On Wednesday afternoon, graphic artist Marian Bantjes gave a small lecture at the Royal College of Art, showing some images from her forthcoming book, I Wonder. CR were lucky enough to make it along…
Henrik Kubel’s poster for the talk. Each drawing represents an aspect of Bantjes’ life: her house number, a scribe pen, Vancouver wildlife
The talk, organised by Henrik Kubel of A2/SW/HK, who also lectures at the RCA, was a great opportunity to see some highlights from Bantjes‘ career and hear her talk about working with clients, the reaction her work can provoke (both good and bad), and how, thanks to her love of making things and sending them out en masse to friends, Valentines day has become a very busy period in her year.
There’s often a distinct materiality to Bantjes’ work and, while an advocate of using Illustrator as a tool in her often highly complex designs, she clearly relishes the more tactile of her projects: from making letterforms out of poured sugar, to drawing on tin foil, as she did for New York magazine’s end-of-the-decade issue.
The 00s piece for New York magazine
Commissioned to illustrate the words “the 00s”, this piece proved particularly successful as it changed with the light reflected on it but, sadly, didn’t end up running in the actual feature, only online.
Bantjes also showed some of her work for Saks, a huge project commissioned by Michael Bierut at Pentagram. One of the most satisfying aspects of this job seemed to the various directions that the work she created went next: from Bantjes’ beautiful line drawings aping the structure of the garment or object they illustrated, to the ambitious installations that the Saks design team then created in-store.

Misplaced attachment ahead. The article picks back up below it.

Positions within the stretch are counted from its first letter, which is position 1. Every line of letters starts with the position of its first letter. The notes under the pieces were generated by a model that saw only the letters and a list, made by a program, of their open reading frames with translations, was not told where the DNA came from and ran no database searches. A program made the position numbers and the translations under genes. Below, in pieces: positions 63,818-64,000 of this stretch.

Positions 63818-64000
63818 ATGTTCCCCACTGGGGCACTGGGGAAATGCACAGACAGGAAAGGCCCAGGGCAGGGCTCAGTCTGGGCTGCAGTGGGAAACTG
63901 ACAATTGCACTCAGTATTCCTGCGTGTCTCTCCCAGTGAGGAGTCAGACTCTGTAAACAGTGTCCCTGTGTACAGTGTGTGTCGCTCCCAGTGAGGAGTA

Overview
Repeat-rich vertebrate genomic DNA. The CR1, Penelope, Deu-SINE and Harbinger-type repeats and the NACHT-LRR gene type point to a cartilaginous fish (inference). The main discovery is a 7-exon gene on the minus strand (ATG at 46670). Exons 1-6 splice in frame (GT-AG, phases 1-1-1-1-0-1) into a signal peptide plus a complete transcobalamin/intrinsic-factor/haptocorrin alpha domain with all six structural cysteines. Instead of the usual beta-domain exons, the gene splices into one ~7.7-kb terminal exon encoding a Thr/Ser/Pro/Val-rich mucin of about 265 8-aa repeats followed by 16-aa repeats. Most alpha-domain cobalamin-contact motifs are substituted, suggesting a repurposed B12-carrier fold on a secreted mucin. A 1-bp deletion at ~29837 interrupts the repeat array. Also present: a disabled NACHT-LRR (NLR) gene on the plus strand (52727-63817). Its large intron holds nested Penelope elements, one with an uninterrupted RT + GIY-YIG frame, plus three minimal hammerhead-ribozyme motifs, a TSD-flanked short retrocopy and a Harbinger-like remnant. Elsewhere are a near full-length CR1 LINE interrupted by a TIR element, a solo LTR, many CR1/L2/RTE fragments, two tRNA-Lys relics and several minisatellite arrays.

Saks work in-store. More from the project can be seen, here
The big project on the horizon at the moment is the completion of her book, I Wonder, which will be published by Thames & Hudson in October this year. Unlike a regular monograph, each page of I Wonder includes work made specifically for the book and, as with much of her emotionally-charged personal pieces, there will be plenty of text to read as well.
Proof pages from Marian Bantjes’ forthcoming book, I Wonder
When asked if she referred to herself as an artist, graphic designer, or neither, Bantjes replied with “graphic artist”. It’s a term which, she added, went out of fashion in a similar way to how “graphic design” is almost being lost to “communications” but still it neatly implies a combination of fine artist and designer. Bantjes is also a skilled writer and has an ability to combine all three forms in her work.
So we’re looking forward to picking up, looking at, reading through her new book when it comes out later in the year.
Cover of I Wonder